Go Down

Topic: Please help me with midi output from ir distance sensor! (Read 948 times) previous topic - next topic

jimpendo

Hi Everyone.

I'm are doing an lighting installation for an event in Sydney this coming friday, and kinda freakin because a component of the work is using an arduino, and naturally I jumped right in with the "ive seen others do it, so Im sure I can" attitude... always a positive attitude to take imo.

We have 5 prox sensors running into an arduino uno, which is spitting out midi over tx and through a midi-usb converter and into the computer, which is controlling madrix for the lights.

So basically... you can see from the code below what I am starting with (full credit to Noah Stahl whos code this essentially is). The next thing I need to is add in 4 more sensors.. can i do that just by defining them at the start and then mirroring the code below?

Secondly, the sensors are very jumpy, so I need to do some mad smoothing, I have looked around on how to do that but i'm at a bit of a loss...

And thirdly, we just need one more control (just a note change or anything like that, not continuous controll) that fires once every two minutes, how would I do that do you think?

Heres the code i'm working with:

Code:
//  Noah Stahl
//  5/25/2011
//  http://arduinomega.blogspot.com
//  Arduino Mega 2560
//This sketch is used to test the Sharp Long Range Infrared Sensor.
//The sensor output is attached to analog pin 15. Once the distance
//is calculated, it is printed out to the serial monitor.

#define sensorIR 1               //Must be an analog pin
float sensorValue, inches, cm;    //Must be of type float for pow()

void setup() {
  Serial.begin(31250);
 
}

void loop() {
  sensorValue = analogRead(sensorIR);
  inches = 4192.936 * pow(sensorValue,-0.935) - 3.937;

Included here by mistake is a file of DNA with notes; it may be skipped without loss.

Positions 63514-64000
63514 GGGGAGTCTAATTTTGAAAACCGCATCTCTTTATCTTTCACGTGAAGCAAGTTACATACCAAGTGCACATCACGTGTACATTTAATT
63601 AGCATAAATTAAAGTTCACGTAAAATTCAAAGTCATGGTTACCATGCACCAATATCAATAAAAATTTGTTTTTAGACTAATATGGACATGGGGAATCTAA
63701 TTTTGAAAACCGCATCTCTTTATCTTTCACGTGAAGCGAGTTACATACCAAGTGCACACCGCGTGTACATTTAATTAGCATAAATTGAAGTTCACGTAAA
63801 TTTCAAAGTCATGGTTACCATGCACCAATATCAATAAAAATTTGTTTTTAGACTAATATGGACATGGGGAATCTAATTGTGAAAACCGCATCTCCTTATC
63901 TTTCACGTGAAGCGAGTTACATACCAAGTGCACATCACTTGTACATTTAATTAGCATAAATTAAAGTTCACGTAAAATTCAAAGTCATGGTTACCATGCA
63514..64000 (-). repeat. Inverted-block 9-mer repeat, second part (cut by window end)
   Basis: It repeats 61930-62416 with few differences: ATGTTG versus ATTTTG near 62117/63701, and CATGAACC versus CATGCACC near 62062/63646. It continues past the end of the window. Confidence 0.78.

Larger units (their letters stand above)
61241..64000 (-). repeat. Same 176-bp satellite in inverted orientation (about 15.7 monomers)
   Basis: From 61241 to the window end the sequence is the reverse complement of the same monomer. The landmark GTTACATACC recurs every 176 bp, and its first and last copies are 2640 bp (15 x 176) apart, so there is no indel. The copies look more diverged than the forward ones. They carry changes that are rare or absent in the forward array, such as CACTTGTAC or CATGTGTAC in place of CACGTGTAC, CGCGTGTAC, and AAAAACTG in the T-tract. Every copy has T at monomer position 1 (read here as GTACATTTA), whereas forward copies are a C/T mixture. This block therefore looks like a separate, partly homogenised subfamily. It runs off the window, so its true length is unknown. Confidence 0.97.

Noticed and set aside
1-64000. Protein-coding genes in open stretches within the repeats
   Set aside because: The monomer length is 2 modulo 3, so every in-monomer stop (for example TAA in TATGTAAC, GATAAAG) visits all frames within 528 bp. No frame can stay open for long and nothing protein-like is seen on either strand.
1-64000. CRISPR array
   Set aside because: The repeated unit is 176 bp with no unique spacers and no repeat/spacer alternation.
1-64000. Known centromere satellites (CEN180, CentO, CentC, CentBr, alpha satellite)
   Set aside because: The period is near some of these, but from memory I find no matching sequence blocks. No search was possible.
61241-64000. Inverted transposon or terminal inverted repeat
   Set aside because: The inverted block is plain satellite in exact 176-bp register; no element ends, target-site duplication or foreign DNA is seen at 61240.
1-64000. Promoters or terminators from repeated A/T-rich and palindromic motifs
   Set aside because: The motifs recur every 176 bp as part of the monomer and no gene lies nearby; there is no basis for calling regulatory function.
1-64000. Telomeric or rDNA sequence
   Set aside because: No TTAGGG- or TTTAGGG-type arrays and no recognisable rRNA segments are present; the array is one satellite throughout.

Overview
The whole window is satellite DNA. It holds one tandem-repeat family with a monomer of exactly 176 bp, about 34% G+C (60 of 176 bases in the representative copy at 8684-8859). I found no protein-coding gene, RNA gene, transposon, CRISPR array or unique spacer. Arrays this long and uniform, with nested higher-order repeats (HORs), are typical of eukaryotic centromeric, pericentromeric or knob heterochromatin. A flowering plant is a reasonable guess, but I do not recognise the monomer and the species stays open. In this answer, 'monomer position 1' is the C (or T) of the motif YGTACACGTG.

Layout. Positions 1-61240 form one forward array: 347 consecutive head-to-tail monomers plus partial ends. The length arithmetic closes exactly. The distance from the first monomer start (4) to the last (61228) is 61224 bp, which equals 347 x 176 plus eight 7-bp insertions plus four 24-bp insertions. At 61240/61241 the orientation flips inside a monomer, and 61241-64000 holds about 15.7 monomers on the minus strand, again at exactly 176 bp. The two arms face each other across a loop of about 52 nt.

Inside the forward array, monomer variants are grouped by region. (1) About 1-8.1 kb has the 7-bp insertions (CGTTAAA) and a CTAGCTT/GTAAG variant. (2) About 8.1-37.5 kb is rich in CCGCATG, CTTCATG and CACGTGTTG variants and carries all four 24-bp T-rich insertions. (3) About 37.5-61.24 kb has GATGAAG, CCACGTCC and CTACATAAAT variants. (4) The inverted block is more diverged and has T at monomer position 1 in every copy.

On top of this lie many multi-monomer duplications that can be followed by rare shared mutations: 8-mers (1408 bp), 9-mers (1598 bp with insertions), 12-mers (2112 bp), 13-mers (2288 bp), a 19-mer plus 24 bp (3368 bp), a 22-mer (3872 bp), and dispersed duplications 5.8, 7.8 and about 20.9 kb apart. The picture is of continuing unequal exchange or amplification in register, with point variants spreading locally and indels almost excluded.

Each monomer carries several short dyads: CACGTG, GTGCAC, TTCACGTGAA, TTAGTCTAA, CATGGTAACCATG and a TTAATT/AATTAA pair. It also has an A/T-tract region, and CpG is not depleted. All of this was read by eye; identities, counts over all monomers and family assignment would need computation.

//cm = 10650.08 * pow(sensorValue,-0.935) - 10;
  delay(100);
 
Serial.write(0xb0); // CC message for channel 1
  Serial.write(0x5); // or what ever CC number you want to write to
Serial.write(int(inches) & 0x7f); // keep the inches from going over 127
}

And here is our installation website http://digitalwattle.co.nz/
There is a sweet test video if you want to see what we are doing!

Thanks to anyone who replies, I have to say I'm loving this community, will chuck the arduino logo on our sponsors list on our installation lightbox!

Cheers,

James

AWOL

#1
May 24, 2012, 08:10 am Last Edit: May 24, 2012, 08:17 am by AWOL Reason: 1
The simplest way is not to replicate code, but to use a for loop.
Make sensorIR an array, and in "loop" have a for loop that addresses each in out pin in turn.
Smoothing could be any number of algorithms, and the best will depend on the sensor.
Try a rolling average over, say 10 readings.

Another technique, which uses less memory, is to keep a ruuning value, and for each new reading, multiply the running total by, say 9/10 and add 1/10th of the new reading.

Please do not cross post - I have deleted the other thread on this subject.
"Pete, it's a fool looks for logic in the chambers of the human heart." Ulysses Everett McGill.
Do not send technical questions via personal messaging - they will be ignored.

KingOfSka

Are you using SHARP IR sensors ? if so did you put a bypass capacitor as suggested on the datasheet ?

daatse

the third question should look something like i hope this helps

Code: [Select]

#define delay 120 //(in seconds)
#define duration 2 //(duration of tone in seconds)
unsigned long time;
unsigned long prevtime;
unsigned long starttone;
boolean tone = False;

time = millis()
if (time-prevtime>=(delay*1000))
{
Serial.write(0x90); //note on on channel 0
Serial.write(0x3C); // middle C (not 100% sure)
Serial.write(0x45); // velocity
Prevtime = time;
starttone = time;
tone = TRUE;
}

if (time-tonetime>=(duration*1000)&&tone==TRUE)
{
Serial.write(0x80) ;// note off
Serial.write(0x3C); // middle C
Serial.write(0x45); // velocity (does't matter what you fill in here)
tone=FALSE;

Go Up
 


Please enter a valid email to subscribe

Confirm your email address

We need to confirm your email address.
To complete the subscription, please click the link in the email we just sent you.

Thank you for subscribing!

Arduino
via Egeo 16
Torino, 10131
Italy